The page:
I mean, come on. You don't think all those Republican votes to abolish ObamaCare meant anything, did you? Red meat for the base, purely. Even if the Democrats lose the Senate in 2014, Obama's got the White House 'til 2016, and the veto pen. If the Republicans were serious, they'd have held hearings about the ObamaCare website debacle, and asked -- as we asked -- "What did Obama know, and when did he know it?" And so what hearings are they holding now? That's right: Hearings that show problems in a single payer system. Isn't this all just a little transparent? Read more about ObamaCare Clusterfuck: Kayfabe continues, as Republicans fall in line with Democrats against single payer
ObamaCare Clusterfuck: If you want to control a Flexian infestation, don't leave food out in the open
[Janine R.] Wedel's two key concepts [in Shadow Elite] are "flex nets" and "flexians" (I like "flexian" because it sounds like a breed of alien reptiles that I, for one, welcome, except not). I think the strength of the book will come in the examples of actual flex nets, but since I'm not all the way through it, I'll just quote the introduction on the concepts. Page 15 and following.
Beyond old boys
Like interest groups and lobbies, flex nets serve a long-established function in the modern state--negotiating between official and private. But while flex nets incorporate aspects of these and other such groupings, they also differ from them in crucial ways--and those ways are precisely what make flex net less visible and more accountable.
Four key features define both flexians as individuals and those influencers who work together as a flex net. Flexians functioning on their own exhibit the modus operandi embodied in all four features discussed below, as does a flex net as a whole. Because members of a flex net benefit from the actions of the collective, pooling resources and dividing labor, not all members of the flex net must exhibit these features individually.
Before getting to the four features (below), a pause to note that Flex Nets/Flexians arguably subsume/supersede notions like corruption, "money in politics," "the revolving door," and so forth. (Nancy DiParle is, I think, the candidate for Flexianhood we might be most familiar with: Wellstone VP -> Baucus CoS -> White House -> Big Pharma, leaving a trail of ruin and destruction, if you're a citizen or a patient, that is. We'd need to know more about her network, though).
And the four features:
[#1] Member of a flex net... form an exclusive informal network that serves as an intricate spine -- the corresponding (first) feature of flex nets. Flex nets draw their membership from a limited circle of player who interact with each other in multiple roles over time, both inside and outside government, to achieve mutual goals. While their roles and environments change, the group provides continuity. .... Members of what I call the Neocon core, an informal group of a dozen or so members and a successful flex net, have worked with each other in various incarnations for some thirty years to realize their golas for American foreign policy via the assertion of military power...
When such influencers work together in a flex net, they [#2] exhibit shared conviction and action -- the corresponding second feature of flex nets. ... Members of a flex net act as a continuous, self-propelling unit to achieve objectives that are grounded in their common worldview, and to brand that view to the public.
The corollary to flexians' juggling roles and representations is that [#3] members of a flex next form a resource pool -- the corresponding third feature of a flex net. The influence of a flex net derives in part from its members' effort to amass and coordinate both material and interpersonal resources. ... The Neocon core, for instance, is an example of how a ready-made network of players with its own private agendas can straddle a state-private seesaw...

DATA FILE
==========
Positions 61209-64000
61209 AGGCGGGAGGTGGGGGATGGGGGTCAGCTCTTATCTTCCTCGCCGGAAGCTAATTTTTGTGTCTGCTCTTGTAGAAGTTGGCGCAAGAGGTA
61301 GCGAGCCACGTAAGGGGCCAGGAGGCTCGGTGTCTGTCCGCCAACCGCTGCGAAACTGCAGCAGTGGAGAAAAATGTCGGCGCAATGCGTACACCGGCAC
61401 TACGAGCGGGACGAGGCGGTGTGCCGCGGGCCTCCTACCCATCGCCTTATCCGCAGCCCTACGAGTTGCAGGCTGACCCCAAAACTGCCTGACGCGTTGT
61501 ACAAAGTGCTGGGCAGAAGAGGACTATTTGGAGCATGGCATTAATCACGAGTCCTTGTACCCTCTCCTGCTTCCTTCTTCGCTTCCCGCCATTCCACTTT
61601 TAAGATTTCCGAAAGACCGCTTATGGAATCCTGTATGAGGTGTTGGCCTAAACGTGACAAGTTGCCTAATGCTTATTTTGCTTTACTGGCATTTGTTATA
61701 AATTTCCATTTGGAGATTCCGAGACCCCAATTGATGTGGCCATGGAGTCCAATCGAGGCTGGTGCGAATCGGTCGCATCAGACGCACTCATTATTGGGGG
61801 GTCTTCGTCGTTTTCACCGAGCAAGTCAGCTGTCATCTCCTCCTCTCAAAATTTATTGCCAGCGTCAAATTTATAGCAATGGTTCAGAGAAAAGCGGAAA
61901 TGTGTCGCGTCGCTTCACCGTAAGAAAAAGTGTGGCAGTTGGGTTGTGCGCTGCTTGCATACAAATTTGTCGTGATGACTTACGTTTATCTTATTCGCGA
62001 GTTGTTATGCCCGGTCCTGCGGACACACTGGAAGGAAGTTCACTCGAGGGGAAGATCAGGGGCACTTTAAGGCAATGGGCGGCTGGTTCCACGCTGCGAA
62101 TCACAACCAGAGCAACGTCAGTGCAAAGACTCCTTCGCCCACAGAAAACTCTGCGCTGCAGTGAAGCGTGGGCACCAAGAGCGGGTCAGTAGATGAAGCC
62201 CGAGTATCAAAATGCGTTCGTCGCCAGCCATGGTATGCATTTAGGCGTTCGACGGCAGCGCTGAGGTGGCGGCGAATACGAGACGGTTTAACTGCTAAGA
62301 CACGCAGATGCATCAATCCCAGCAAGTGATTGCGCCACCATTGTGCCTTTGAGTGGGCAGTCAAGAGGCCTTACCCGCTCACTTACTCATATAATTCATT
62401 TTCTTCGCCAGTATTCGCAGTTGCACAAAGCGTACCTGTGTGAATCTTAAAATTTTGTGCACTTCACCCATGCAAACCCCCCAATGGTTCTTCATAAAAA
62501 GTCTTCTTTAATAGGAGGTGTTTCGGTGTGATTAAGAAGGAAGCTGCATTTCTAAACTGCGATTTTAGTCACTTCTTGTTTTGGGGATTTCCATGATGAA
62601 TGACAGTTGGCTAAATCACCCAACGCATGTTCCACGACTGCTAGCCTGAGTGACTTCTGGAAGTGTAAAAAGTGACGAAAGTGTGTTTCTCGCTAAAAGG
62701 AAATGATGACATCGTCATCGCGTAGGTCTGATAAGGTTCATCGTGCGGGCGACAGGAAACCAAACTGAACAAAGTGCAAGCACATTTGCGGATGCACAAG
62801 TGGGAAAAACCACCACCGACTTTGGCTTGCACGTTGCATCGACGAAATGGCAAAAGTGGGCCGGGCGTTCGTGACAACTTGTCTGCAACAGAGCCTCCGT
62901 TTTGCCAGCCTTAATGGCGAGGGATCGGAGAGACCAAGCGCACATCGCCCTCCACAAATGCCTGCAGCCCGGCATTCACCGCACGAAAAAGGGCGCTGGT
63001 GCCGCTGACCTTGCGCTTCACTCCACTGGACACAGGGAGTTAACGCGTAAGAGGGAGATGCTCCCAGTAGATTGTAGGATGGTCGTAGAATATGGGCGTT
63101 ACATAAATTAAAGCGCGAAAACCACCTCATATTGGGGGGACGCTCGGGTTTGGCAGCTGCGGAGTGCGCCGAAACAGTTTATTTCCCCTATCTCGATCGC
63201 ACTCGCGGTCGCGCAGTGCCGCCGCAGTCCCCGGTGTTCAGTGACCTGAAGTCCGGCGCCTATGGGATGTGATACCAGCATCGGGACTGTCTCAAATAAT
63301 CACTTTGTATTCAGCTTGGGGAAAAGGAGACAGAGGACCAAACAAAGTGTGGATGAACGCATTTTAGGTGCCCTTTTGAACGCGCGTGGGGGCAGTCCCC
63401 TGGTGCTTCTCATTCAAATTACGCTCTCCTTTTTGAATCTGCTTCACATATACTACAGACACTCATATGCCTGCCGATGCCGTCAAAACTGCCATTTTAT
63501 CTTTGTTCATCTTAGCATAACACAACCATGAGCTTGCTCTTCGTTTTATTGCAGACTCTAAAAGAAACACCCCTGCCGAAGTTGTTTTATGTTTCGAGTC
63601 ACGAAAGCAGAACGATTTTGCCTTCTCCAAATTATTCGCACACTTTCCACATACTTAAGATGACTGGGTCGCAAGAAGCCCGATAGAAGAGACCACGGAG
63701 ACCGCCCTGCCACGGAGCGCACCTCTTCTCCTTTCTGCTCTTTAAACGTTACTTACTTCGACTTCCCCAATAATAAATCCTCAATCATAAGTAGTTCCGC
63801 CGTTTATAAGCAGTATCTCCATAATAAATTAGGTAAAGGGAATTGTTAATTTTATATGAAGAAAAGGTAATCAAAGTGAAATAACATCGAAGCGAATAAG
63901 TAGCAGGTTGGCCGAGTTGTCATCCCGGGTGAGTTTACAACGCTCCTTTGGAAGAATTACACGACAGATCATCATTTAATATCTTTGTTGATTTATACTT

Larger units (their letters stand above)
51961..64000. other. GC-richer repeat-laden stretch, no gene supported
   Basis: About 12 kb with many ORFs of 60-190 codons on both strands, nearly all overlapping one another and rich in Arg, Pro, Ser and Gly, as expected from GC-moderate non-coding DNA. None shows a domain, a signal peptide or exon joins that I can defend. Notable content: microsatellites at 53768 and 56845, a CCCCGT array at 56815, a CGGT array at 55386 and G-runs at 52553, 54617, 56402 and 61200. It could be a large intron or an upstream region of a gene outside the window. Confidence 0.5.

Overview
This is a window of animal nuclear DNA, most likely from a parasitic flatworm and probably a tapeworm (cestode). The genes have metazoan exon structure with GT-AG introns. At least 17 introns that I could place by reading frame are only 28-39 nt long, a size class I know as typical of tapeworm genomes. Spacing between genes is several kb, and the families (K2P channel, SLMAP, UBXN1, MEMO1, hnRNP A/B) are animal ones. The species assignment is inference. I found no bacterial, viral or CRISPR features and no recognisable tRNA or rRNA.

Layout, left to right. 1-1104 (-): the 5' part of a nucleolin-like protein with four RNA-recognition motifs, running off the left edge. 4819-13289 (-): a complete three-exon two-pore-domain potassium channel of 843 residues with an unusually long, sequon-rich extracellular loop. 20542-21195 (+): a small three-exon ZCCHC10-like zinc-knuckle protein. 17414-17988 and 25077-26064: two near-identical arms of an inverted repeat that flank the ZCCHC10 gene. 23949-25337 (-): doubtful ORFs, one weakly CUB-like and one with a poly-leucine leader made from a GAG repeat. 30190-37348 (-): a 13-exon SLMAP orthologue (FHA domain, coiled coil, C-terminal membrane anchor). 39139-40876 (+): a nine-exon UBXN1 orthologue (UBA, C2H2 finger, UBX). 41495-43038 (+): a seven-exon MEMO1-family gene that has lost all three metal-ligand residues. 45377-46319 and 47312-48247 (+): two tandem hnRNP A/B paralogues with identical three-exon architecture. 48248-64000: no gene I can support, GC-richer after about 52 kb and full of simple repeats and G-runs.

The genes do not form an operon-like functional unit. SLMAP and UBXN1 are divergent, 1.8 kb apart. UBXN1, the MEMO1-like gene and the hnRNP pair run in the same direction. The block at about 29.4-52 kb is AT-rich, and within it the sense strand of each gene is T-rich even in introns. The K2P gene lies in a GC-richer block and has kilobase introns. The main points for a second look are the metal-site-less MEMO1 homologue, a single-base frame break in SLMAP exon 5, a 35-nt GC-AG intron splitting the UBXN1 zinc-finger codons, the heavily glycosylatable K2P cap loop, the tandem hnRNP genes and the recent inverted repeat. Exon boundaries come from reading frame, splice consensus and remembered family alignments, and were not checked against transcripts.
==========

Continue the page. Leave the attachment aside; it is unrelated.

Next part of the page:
Collectively, [#4] members of a flex net help create a hybrid habitat --- their corresponding fourth feature. A flex net's strength lies in it coordinated ability to reorganize governing processes and bureaucracies to suit the group's purposes.... As flex nets infuse governing with their supple, personalized, private-official networks, they transmogrify their environment, whether temporarily or more lastingly. While these groups might call to mind old notions such as conflict of interest, they illustrate why such labels no longer suffice. As a Washington observer sympathetic to the neo-conservatives aims told me, "There is no conflict of interest, because they define the interest." ....
(The key to spotting a Flexian, it seems, is to watch for the way they blur public and private and create a hybrid habitat; that what makes their Flex Nets different from the kind of personal network one sees on LinkedIn. It feels to me like spotting a Flex Net is a research project; I welcome suggestions from readers on how to do it, because I don't see how, right away.)
The excellent Health Care Renewal shows Flexians in transition , listing Robert Gibbs (Obama's former press secretary -> "consultant"), Daniel Fabricant (FDA -> dietary supplement shill), Brendan Buck (House Speaker John Boehner’s spokesman -> AHIP), and Rachel Sherman (FDA -> drug consulant). Note that, as good Flexians, these people will all return to "public service" at some future date, even if we can never be quite sure which public they serve. HCR summarizes: Read more about ObamaCare Clusterfuck: If you want to control a Flexian infestation, don't leave food out in the open
In their complaint filed in California state court on Wednesday, San Francisco residents John Harrington and Alex Talon accused Blue Shield of misrepresenting that their plans, sold on California's health exchange, would cover the full provider network advertised on the company's website.
They sued on behalf of a class of people who had purchased so-called "preferred provider organization" plans from the insurer only to realize that the doctor and hospital networks for their plans were limited.
Harrington bought a so-called silver plan on California's online exchange while Talon bought a platinum plan through the insurer's website. They said they made their choices based on Blue Shield's alleged representations that their doctors would be covered.
After receiving medical treatment numerous times between January and March, Harrington and Talon later discovered that their providers were not covered, forcing them to pay the charges out-of-pocket, the complaint said.
So, it's not just the narrow networks, it's that the insurers conceal how narrow the networks really are.